Situation Report | February 15, 2021
As featured in HCA’s news clips last week, state legislation is being drafted which would reportedly require a base salary of $35,000 annually for home health aides.
The legislation was announced last week as part of a Fair Pay for Home Care campaign. It is reportedly being prepared for introduction by Assembly Health Committee Chair Richard Gottfried and Senate Committee on Aging Chair Senator Rachel May.
While details of this proposal have not as yet been shared, bill sponsors have specifically referenced a new CUNY School for Labor and Urban Studies report on aide wages. It asserts that raising wages could double the size of the home health aide workforce and create “spillover” economic effects that would also accrue to state and local governments at a net gain above the cost of providing the wages.
The CUNY report models two “target” levels — one with salaries ranging between $30,000 to $40,000 (depending on the region of the state) and another ranging from $40,000 to $50,000. It estimates economic benefits of between $7.6 billion and $12.9 billion depending on the wage target. It also estimates net gains across local, state, and federal levels of between $3.7 billion and $6.6 billion.
HCA and our Board of Directors addressed this proposal directly with Assemblyman Gottfried during a meeting on our state budget priorities last week. We expressed a shared commitment — and our longstanding and fervent appeal — for compensation and supports that match the important, valued and difficult work of home health aides and personal care aides, especially considering the hardships of the pandemic. We also noted that higher wages result in less staff turnover and other systemic challenges for the provision of care. We also commended the CUNY study approach that argues for improved state investment in the home care workforce which will produce an overall positive return to the state’s economy.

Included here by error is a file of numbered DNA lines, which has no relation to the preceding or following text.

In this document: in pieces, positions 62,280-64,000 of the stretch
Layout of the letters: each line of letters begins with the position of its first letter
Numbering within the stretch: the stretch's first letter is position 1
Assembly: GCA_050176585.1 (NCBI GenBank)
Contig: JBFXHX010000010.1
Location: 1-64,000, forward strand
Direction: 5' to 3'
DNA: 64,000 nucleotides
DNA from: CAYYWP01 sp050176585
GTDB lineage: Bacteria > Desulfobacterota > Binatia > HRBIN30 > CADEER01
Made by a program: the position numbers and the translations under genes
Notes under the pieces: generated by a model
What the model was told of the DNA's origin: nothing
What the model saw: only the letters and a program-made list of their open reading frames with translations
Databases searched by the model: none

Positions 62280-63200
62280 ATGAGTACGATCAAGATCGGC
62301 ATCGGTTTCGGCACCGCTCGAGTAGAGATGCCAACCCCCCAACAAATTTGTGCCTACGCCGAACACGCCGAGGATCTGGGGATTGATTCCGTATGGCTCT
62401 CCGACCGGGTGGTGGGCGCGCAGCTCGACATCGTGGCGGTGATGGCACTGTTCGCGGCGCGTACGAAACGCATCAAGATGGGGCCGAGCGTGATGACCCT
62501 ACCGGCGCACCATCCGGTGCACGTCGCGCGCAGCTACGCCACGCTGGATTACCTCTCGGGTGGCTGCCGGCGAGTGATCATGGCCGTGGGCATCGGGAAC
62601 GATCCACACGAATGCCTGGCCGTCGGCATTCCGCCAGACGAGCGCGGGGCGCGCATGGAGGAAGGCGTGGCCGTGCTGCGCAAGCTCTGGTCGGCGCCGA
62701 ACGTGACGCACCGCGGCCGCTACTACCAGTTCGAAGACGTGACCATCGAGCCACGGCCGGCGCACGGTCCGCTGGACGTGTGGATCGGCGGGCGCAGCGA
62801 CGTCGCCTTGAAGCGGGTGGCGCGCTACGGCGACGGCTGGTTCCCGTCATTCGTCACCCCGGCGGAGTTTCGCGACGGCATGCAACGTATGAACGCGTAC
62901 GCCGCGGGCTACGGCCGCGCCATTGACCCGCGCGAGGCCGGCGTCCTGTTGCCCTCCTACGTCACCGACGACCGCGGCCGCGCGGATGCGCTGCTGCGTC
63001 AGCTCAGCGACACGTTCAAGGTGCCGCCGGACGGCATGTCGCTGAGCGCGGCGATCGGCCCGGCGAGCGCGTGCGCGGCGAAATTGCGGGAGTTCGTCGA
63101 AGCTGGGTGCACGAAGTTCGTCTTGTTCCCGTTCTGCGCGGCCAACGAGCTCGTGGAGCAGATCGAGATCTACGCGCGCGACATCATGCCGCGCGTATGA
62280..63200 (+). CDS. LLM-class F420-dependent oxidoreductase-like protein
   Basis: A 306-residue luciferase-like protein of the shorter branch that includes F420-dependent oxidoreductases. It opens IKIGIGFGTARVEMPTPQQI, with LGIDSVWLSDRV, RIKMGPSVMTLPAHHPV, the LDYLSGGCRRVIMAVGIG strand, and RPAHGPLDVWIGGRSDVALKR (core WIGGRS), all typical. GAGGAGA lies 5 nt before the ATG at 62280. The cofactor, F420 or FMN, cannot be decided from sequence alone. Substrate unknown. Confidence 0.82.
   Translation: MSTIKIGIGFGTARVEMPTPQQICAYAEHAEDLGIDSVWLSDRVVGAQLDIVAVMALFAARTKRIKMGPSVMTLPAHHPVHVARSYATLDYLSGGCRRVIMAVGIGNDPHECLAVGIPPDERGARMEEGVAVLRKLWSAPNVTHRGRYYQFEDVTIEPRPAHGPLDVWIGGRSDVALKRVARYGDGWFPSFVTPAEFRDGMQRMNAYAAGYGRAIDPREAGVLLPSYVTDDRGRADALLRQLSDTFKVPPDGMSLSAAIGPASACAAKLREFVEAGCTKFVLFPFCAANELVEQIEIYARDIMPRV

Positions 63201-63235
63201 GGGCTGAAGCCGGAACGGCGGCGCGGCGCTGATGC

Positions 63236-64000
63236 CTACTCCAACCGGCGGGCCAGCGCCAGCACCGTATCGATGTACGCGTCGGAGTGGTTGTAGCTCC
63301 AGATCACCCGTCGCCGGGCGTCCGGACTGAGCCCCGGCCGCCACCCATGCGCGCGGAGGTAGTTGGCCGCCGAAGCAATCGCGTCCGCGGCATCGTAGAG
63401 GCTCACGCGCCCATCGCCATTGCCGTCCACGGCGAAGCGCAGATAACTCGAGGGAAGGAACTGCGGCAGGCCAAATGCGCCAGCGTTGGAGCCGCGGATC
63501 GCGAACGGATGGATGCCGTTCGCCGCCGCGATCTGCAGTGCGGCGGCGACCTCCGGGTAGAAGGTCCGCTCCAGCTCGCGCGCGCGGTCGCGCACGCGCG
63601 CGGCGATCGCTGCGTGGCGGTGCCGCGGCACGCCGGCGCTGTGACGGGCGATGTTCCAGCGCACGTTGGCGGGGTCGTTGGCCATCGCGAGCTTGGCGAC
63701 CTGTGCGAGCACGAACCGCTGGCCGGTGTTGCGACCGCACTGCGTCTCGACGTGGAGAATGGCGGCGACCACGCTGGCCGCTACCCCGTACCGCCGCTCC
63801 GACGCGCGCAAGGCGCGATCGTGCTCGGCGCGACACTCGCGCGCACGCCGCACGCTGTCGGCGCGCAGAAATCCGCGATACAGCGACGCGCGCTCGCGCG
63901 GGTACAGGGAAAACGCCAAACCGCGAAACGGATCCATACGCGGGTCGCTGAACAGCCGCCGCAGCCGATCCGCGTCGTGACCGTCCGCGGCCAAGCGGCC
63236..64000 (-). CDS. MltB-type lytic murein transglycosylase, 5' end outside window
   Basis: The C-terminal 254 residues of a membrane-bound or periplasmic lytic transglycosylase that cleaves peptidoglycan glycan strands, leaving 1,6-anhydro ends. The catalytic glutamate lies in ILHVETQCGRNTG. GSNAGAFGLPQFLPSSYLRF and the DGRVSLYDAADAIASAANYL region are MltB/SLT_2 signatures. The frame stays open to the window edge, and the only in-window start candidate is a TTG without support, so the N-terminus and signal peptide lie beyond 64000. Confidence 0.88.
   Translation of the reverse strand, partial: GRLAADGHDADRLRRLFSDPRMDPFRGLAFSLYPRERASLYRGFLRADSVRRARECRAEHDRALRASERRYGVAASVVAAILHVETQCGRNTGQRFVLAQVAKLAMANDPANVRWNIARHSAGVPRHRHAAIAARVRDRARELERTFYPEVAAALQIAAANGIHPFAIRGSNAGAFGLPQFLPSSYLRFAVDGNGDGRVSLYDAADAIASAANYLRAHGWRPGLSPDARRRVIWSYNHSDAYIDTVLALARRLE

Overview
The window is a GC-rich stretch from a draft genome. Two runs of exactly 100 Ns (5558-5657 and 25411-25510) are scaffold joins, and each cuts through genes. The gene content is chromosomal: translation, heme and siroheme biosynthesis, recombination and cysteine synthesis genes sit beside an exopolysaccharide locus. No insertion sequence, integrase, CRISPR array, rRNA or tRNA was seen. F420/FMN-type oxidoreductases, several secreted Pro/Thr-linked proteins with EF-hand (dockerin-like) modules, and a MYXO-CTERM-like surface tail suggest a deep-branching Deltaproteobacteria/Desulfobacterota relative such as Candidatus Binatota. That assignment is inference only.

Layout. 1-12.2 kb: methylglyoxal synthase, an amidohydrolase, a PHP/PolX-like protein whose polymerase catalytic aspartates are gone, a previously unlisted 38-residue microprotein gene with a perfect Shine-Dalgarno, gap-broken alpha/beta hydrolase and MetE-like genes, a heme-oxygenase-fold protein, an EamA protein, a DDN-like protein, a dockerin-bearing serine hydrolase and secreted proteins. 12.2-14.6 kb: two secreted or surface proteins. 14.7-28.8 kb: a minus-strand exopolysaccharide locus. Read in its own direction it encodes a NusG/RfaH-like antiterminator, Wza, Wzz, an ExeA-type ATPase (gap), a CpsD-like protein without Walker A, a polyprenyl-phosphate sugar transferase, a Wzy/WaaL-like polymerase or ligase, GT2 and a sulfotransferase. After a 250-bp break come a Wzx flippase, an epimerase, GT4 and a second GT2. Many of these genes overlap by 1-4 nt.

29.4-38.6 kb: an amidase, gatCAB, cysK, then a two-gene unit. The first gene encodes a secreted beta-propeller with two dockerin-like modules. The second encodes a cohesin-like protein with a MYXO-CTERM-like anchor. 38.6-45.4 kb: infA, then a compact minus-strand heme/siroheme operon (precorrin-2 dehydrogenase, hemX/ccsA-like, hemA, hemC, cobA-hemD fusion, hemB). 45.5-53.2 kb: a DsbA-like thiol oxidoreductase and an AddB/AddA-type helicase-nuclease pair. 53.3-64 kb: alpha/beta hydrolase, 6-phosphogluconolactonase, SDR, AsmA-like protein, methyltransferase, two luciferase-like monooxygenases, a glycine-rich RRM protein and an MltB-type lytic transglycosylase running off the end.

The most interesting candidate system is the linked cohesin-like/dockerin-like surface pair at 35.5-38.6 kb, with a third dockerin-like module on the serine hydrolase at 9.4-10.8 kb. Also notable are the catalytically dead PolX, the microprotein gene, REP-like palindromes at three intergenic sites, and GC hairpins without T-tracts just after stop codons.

However, we noted, Medicaid rates have historically underfunded the current obligations for paying wages and related costs. As our most recent State of the Industry report shows, wages and benefits are among the highest impacts on an agency’s rising costs. And providers have shouldered new, unanticipated costs, like Personal Protective Equipment (PPE) in the pandemic. More than half of agencies said PPE was a top impact on their finances. Meanwhile, one-third of agencies have had to rely on short-term funds from the federal Paycheck Protection Program (PPP) simply to cover payroll.
In recent years, the state and federal governments have implemented changes to the Fair Labor Standards Act, incremental statewide minimum wage increases, and the Wage Parity Law. In theory, these have all been laudable goals. However, in practice, providers have not received commensurate, consistent, or direct rate increases to cover the costs of these mandates, most of which are an obligation of the state Medicaid program.
Given the state’s current fiscal deficit and the Medicaid cuts already on the table, it remains unclear how a proposal of this kind could be funded.
HCA will report back to the membership once the bill has been introduced and/or previewed to us for further, careful analysis. HCA will work with all parties in the opportunity to support the home care workforce.